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how to prevent eyeshadow fallout

Eyes

5 Hacks To Prevent Eyeshadow Fallout

Posted by LiveGlam on May 14, 2021

You’ve nailed your base, your under eyes look like they’ve been photoshopped, and your cheeks are the perfect rosy pop. You go to pat your first layer of eyeshadow onto the lid and, oh dear, fallout sprinkles all over your handy work. Cue aggressive re-touching of concealer and setting powder.

This common situation, while highly frustrating, can be avoided! Here are 5 hacks to prevent eyeshadow fallout. 

Tap your brush

preventing eyeshadow fallout

Okay, before you roast me for stating the obvious, newbies may not automatically know to tap the brush! So, after you load your brush with shadow, tap it sharply on the back of your hand. This will ensure that any excess will fall away, leaving the bristles nicely coated yet not drenched in shadow. 

Tip: Don’t blow on the brush as this not only poses a health risk but it creates an uneven dispersion of shadow. (Don’t worry, we’ve all been there). 

If you’re wondering what the chances are of a fallout mess on your hands, you can usually tell by how the shadow acts in the pan. Is it super powdery and soft as soon as you touch the brush to it? This means it’s more likely to migrate below your eyes during application. This is usually the case for very pigmented matte shades. 

Do your eyes first

hacks to prevent eyeshadow fallout

This is a well-known hack, but it’s easy to forget! It seems intuitive to start with your base first and work up to the eyes. However, starting with your eyes means you’ve got a raw canvas to work with so any fallout is going straight on unmade skin as opposed to your flawless base. 

Tip: I like to lay down a thick layer of moisturizer on my face to sink in while I do my eyes. I add an extra generous layer under my eyes so it’s easier to wipe away fallout. Plus, this hydrating treatment leaves the skin looking more plump and ready to accommodate your base.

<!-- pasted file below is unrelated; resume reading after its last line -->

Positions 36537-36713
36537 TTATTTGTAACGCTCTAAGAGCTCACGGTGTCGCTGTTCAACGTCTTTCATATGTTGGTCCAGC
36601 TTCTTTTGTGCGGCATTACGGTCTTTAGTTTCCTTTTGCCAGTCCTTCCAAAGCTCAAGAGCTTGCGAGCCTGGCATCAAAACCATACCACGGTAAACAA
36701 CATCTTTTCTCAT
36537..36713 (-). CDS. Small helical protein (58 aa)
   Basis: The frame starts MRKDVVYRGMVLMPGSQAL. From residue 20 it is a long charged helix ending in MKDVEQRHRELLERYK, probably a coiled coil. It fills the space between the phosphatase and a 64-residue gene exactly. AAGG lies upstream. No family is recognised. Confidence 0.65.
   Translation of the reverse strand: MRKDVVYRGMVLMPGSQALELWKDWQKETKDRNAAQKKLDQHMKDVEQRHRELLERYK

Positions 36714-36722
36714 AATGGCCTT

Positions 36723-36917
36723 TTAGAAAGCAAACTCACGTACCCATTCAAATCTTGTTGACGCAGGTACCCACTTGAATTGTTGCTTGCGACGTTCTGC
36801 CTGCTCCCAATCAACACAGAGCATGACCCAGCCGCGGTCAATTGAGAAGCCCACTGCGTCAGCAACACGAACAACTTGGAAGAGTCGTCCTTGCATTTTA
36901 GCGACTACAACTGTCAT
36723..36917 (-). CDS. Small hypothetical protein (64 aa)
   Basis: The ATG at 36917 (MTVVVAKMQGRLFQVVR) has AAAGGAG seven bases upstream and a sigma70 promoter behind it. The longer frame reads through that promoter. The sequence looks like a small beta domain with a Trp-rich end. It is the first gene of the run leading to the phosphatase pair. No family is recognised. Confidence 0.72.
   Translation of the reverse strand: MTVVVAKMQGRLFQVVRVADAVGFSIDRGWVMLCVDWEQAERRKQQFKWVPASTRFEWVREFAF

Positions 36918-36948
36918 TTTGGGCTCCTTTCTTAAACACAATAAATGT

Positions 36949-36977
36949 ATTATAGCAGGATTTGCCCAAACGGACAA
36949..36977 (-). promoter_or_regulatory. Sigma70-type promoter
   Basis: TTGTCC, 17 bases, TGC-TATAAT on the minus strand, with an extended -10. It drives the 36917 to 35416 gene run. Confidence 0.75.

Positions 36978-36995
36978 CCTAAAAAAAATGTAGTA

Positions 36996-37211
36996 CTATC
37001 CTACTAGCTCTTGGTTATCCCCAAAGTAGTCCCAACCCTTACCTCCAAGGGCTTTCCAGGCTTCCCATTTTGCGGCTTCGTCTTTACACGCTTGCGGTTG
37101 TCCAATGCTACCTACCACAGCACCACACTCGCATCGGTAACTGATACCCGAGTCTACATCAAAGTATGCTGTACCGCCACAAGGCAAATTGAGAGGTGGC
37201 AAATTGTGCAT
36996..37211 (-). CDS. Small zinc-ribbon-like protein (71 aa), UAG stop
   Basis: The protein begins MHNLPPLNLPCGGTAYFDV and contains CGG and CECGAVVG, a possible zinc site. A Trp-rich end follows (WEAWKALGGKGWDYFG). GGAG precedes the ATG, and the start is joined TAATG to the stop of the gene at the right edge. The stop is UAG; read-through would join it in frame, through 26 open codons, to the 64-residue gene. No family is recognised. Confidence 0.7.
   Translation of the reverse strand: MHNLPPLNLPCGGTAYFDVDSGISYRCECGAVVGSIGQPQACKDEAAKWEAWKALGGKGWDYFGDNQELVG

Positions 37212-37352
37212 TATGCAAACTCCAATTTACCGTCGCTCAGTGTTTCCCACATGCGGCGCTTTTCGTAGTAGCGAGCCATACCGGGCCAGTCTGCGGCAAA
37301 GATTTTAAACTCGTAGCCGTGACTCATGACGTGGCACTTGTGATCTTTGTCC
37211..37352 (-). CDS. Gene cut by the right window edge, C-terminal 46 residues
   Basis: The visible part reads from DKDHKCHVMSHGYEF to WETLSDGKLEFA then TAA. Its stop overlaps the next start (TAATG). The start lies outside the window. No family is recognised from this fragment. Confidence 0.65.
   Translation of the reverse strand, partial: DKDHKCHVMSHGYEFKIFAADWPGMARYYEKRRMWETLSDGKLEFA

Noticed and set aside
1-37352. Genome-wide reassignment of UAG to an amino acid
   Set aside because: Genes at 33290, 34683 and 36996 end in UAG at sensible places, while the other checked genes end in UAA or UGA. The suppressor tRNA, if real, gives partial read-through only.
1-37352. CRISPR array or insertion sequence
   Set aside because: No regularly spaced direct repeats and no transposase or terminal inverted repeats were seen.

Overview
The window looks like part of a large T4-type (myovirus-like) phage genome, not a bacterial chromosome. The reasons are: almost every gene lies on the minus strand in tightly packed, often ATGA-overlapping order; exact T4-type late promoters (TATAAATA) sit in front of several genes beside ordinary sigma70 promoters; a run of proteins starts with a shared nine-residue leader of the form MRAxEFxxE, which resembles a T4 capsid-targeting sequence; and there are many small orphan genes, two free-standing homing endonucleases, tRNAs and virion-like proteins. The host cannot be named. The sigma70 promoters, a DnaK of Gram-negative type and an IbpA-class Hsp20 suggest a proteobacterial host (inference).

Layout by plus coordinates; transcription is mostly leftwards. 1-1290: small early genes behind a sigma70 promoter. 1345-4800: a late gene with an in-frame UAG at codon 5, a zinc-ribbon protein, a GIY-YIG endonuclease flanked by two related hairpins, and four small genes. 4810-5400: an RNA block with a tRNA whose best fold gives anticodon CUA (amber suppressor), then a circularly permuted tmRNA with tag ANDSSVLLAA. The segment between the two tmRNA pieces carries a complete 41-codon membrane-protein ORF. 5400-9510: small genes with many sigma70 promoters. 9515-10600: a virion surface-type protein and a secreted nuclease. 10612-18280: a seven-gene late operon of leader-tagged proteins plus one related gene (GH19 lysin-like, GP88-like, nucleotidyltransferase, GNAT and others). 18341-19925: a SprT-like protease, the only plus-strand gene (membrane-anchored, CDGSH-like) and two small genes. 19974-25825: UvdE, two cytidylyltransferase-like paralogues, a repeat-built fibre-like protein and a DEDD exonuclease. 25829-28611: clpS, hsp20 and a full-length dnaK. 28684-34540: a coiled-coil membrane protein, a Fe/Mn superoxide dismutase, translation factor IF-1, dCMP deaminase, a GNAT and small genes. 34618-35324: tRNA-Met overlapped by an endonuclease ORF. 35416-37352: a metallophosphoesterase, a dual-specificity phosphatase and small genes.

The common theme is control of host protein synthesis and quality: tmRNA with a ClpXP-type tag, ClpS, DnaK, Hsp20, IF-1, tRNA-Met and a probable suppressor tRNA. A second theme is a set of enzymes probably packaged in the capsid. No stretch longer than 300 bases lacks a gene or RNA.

The extra moisture plumps out any lines and smooths any textured dry patches so your undereye concealer glides on like magic. When you’re done with the eyes, simply take a damp cotton round and wipe away any eyeshadow fallout along with your excess moisturizer. Done! 

Choose cream shadows 

tip for preventing eyeshadow fallout

If you just cannot handle the thought of fallout or your morning is too busy to remedy the issue, go for cream shadows. All you need is a skin-matching or slightly deeper shade to pat over the entire lid, then a darker shade to smudge into the crease and along the lower lashes. 

Use your kohl liner to define the lashes and smudge out with a stubby brush. Voila, poppin’ eyes, no fallout. No mess. Save the fancy shadows and artistry for the weekend. 

Use your finger (or a flat packing brush)

ways to prevent eyeshadow fallout

If your powder shadows aren’t playing ball with a brush, you can forgo the brush altogether and use your fingertip. 

Because brushes have so many tiny tips and surface areas, they can tend to flick powders all over the place, especially if the powder is very dry, very lightly packed, or very heavy (i.e glitters suspended in matte powder). In such cases, use your finger to place the shadow before buffing with a clean brush. For example, if you’re placing a pop of very pigmented, bright color shadow onto the lid, press it on with the tip of your ring finger. 

For really shimmery shades that tend to get dispersed and fly away when buffed with a fluffy brush, switch over to a flat packing brush. Press the shadow onto the lid instead of buffing, and use your finger to dab away any excess before it tumbles onto your cheek. You can always go in with a clean brush and buff out those hazy edges once the color has been applied to the lid. 

Use a protective shield

how to stop eyeshadow fallout

And, finally, use a protective shield to catch the fallout. You can buy special patches designed for this very purpose, however, there are cheaper ways! 

I like to use a piece of cardboard (i.e. from product packaging) as it has soft edges for safety and is sturdy enough to stay in my drawer for a wee while before switching it for a new one. 

You can also use dampened cotton rounds that have been folded in a half-moon shape. Hold the straight edge of whatever you are using against the cheek and just under the eye, at a slight angle. Press it there as you buff your shadows and it will catch any fallout speckles like a dream. 

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